Battle of Korsuń

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Battle of Korsun
Part of the Khmelnytsky Uprising
Spotkanie z Tuhaj Bejem 2.jpg
Juliusz Kossak, Meeting of Tuhaj Bej and Khmelnytsky near Korsun
Date May 26, 1648
Location Korsun-Shevchenkivskyi, Ukraine
Result Cossack-Tatar victory
Herb Viyska Zaporozkogo (Alex K).svg Zaporozhian Cossacks
Gerae-tamga.svg Crimean Tatars
Herb Rzeczypospolitej Obojga Narodow.svg Polish-Lithuanian Commonwealth
Commanders and leaders
Alex K Chmelnitskyi.svg Bohdan Khmelnytsky
Tugay Bey
Herb Pilawa.jpg Mikołaj Potocki (POW)
Herb Kalinowa.PNG Marcin Kalinowski (POW)
15,000 Cossacks, 40,000 Tatars[1]:408 5,000[1]:404
Casualties and losses
Unknown 4,500-5,000

Battle of Korsuń (Ukrainian: Корсунь, Polish: Korsuń), (May 26, 1648) was the second significant battle of the Khmelnytsky Uprising. Near the site of the present-day city of Korsun-Shevchenkivskyi in central Ukraine, a numerically superior force of Cossacks and Crimean Tatars under the command of Hetman Bohdan Khmelnytsky and Tugay Bey attacked and defeated Polish-Lithuanian Commonwealth forces under the command of Hetmans Mikołaj Potocki and Marcin Kalinowski. As in the previous battle at Zhovti Vody, the outmanned Commonwealth forces took a defensive position, retreated, and were thoroughly routed by the opposing force.

Before the battle[edit]

On May 16, 1648, Bohdan Khmelnytsky's forces overwhelmed and defeated Commonwealth forces under the command of Stefan Potocki at the Battle of Zhovti Vody. Stefan's father, Grand Crown Hetman Mikołaj Potocki, was unable to send reinforcements in time to relieve him; however, with the number of defections from the force that was sent to fight Khmelnytsky (over 5,000 Registered Cossacks switched their allegiance), it is doubtful that the reinforcements could have helped defeat the combined Cossack and Tatar army of 15,000.[2] From his fortified position beyond Chyhyryn, fifteen miles from Zhovti Vody, Mikołaj Potocki signaled a retreat on 13 May to the north.[1]:406 Near Cherkasy, the lone survivor from the battle at Zhovti Vody reached Potocki on 19 May with news of the disastrous defeat.[1]:406 Two days later, Potocki had only made it as far as the present-day city of Korsun-Shevchenkivskyi when he decided to wait for Jeremi Wisniowiecki's army of six thousand.[1]:407

With combined forces of about 5,000 men, Field Crown Hetman Marcin Kalinowski and Great Crown Hetman Mikołaj Potocki awaited Khmelnytsky's advance parties who were soon seen crossing the Tiasmyn River.[1]:407 Soon they were crossing the Ros River into Korsun, so Potocki ordered Korsun burned and placed his army in front of his camp where he skirmished with the Tatars.[1]:407 Then the Cossacks started to dam the river at Stebliv.[1]:406 During a council of war, given the superior forces of the enemy, Potocki decided to retreat along the road to Bohuslav in corral formation the next day.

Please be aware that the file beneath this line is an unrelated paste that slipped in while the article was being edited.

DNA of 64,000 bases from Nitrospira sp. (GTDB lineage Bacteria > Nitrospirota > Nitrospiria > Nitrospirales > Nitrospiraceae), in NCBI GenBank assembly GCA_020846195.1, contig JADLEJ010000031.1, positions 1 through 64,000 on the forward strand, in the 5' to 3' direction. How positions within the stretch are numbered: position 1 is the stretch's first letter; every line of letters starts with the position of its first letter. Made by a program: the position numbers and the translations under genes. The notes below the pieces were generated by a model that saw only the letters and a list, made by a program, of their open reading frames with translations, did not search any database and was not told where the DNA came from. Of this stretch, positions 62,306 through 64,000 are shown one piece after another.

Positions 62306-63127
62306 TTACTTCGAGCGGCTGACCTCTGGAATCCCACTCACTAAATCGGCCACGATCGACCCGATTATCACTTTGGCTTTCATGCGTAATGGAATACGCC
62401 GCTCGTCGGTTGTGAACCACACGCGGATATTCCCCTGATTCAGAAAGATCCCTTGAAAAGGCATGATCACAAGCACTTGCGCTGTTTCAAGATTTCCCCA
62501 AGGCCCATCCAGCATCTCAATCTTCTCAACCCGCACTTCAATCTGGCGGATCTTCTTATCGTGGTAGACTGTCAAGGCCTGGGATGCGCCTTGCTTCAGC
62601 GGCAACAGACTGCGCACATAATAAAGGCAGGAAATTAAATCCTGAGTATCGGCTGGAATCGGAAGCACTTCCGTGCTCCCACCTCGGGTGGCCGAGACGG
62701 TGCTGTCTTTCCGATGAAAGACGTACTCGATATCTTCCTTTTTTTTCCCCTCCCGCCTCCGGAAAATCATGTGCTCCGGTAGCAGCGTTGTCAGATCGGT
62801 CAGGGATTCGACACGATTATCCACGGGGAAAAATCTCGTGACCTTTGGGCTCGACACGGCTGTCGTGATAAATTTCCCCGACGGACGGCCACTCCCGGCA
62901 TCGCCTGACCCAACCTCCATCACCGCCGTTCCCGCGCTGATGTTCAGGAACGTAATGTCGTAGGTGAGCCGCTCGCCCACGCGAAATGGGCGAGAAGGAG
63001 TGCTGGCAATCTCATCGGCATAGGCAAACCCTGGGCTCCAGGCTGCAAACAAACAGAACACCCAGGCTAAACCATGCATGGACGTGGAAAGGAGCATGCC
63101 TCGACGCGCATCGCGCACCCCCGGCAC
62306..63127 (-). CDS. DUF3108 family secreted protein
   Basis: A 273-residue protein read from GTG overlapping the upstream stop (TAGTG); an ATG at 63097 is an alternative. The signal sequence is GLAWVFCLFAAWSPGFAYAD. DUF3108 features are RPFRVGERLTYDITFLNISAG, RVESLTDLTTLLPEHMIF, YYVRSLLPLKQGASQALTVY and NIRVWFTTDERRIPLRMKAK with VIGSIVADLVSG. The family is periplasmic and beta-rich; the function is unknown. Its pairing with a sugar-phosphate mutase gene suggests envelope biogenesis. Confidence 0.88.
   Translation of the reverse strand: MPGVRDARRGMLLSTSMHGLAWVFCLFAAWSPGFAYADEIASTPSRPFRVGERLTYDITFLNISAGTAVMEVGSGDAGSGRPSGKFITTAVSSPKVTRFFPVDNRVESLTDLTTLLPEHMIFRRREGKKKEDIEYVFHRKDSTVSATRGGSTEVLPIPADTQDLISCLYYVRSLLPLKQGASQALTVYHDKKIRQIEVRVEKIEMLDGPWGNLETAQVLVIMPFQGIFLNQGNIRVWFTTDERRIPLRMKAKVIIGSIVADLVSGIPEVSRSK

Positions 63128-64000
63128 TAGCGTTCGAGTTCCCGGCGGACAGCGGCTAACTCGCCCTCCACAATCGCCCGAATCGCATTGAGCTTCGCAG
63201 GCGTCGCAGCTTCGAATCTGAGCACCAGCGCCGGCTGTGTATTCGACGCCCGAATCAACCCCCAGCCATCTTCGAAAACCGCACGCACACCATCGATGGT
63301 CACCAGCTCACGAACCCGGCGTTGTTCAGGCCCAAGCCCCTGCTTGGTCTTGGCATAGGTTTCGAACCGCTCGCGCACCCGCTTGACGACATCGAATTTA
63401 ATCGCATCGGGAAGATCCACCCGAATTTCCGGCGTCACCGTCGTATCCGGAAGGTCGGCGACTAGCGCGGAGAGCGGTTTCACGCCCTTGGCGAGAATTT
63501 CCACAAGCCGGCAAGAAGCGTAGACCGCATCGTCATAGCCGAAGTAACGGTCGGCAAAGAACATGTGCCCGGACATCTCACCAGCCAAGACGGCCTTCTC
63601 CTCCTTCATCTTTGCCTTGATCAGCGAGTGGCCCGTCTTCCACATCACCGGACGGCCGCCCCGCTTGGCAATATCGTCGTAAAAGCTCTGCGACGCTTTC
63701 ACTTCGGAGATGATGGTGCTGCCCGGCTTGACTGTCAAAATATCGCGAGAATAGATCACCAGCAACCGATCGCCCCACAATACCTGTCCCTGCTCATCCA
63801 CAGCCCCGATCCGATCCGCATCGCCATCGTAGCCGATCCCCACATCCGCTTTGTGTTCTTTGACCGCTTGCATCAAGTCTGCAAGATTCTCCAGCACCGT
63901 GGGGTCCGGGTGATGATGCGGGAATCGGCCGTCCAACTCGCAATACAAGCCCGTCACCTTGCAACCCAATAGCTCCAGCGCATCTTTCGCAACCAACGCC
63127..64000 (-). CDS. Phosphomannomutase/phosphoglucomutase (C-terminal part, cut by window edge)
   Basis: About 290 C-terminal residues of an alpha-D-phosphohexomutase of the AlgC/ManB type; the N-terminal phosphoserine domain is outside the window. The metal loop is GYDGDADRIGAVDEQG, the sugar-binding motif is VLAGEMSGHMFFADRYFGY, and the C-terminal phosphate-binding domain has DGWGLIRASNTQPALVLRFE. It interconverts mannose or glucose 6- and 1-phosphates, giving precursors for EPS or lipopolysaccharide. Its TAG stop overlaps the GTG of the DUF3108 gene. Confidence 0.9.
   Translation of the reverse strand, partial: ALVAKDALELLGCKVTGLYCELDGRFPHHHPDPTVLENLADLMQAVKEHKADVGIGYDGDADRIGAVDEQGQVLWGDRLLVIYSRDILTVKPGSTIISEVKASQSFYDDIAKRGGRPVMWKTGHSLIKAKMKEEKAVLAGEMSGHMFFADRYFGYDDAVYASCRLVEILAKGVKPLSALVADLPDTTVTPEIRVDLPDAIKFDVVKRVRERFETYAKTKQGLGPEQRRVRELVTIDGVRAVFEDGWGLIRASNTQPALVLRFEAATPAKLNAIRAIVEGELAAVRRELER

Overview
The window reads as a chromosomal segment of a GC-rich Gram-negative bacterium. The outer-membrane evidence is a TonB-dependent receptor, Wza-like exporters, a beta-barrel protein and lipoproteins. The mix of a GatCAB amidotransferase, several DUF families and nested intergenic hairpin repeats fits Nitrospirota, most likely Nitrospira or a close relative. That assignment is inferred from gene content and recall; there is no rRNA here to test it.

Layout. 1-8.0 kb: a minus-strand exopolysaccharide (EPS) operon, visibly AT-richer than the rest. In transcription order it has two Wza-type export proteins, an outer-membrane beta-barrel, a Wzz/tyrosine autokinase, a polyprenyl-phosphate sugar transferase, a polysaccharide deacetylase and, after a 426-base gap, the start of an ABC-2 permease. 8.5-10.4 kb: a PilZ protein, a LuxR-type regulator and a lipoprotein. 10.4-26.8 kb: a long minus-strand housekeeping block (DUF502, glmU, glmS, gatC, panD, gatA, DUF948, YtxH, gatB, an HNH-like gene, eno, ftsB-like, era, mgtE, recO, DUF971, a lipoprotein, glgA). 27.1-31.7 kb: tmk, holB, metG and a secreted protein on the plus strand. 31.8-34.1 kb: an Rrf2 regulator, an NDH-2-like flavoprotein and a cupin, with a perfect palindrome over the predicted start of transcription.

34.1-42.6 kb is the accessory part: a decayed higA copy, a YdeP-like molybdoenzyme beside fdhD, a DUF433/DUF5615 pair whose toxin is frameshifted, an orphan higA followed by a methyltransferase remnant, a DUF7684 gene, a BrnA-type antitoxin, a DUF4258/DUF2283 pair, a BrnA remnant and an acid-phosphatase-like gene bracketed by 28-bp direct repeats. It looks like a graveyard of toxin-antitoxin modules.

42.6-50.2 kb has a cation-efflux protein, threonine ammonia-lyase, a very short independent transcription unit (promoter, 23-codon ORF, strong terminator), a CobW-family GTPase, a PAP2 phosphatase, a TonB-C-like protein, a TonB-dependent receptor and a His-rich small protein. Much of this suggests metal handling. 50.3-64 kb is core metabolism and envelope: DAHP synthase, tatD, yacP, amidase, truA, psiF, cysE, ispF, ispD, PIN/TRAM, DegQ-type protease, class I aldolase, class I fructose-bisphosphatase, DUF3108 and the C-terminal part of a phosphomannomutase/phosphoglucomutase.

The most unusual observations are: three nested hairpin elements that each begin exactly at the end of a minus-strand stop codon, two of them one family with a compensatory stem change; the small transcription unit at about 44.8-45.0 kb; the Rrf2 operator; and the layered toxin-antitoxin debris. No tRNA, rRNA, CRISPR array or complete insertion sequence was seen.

The battle[edit]

The retreat started at dawn, during which the Cossack and Tatar armies allowed Potocki's forces to pass until they reached Horokhova Dibrova, about a mile and a half from Korsun at noon.[1]:408 This proved to be disastrous, as Khmelnytsky had ordered his First Polkovnyk (colonel) Maxym Kryvonis (aka "Crooked-nose" or Perebyinis) to prepare a trap in this "swampy valley between two precipices", including trenches and a barricaded road.[1]:408 The resulting chaos as the Commonwealth's forces entered an impenetrable valley allowed Khmelnytsky's Cossack forces to flank them from both sides, quickly slaughtering whole divisions.[1]:408 Only about 1,000-1,500 of the Commonwealth forces (under a Colonel Korycki) managed to escape. Both Hetmans were taken prisoner of war,[1]:408[3] and the rest of the army was either captured or killed.


The Polish-Lithuanian Commonwealth was left without a military commander,[4] and Khmelnytsky continued his uprising, marshaling his forces towards Bila Tserkva.[1]:410


  1. ^ a b c d e f g h i j k l m Hrushevsky, M., 2002, History of Ukraine-Rus, Volume Eight, The Cossack Age, 1626-1650, Edmonton: Canadian Institute of Ukrainian Studies Press, ISBN 1895571324
  2. ^ (in Polish) Bitwa pod Żółtymi Wodami -sprostowanie do filmu Jerzego Hoffmana. Last accessed on December 23, 2006.
  3. ^ Chirovsky, Nicholas: "The Lithuanian-Rus' commonwealth, the Polish domination, and the Cossack-Hetman State", page 177. Philosophical Library, 1984.
  4. ^ (in Ukrainian)Terletskyi, Omelian: "History of the Ukrainian Nation, Volume II: The Cossack Cause", page 76. 1924.

External links[edit]

Coordinates: 49°26′10″N 31°10′13″E / 49.4361°N 31.1703°E / 49.4361; 31.1703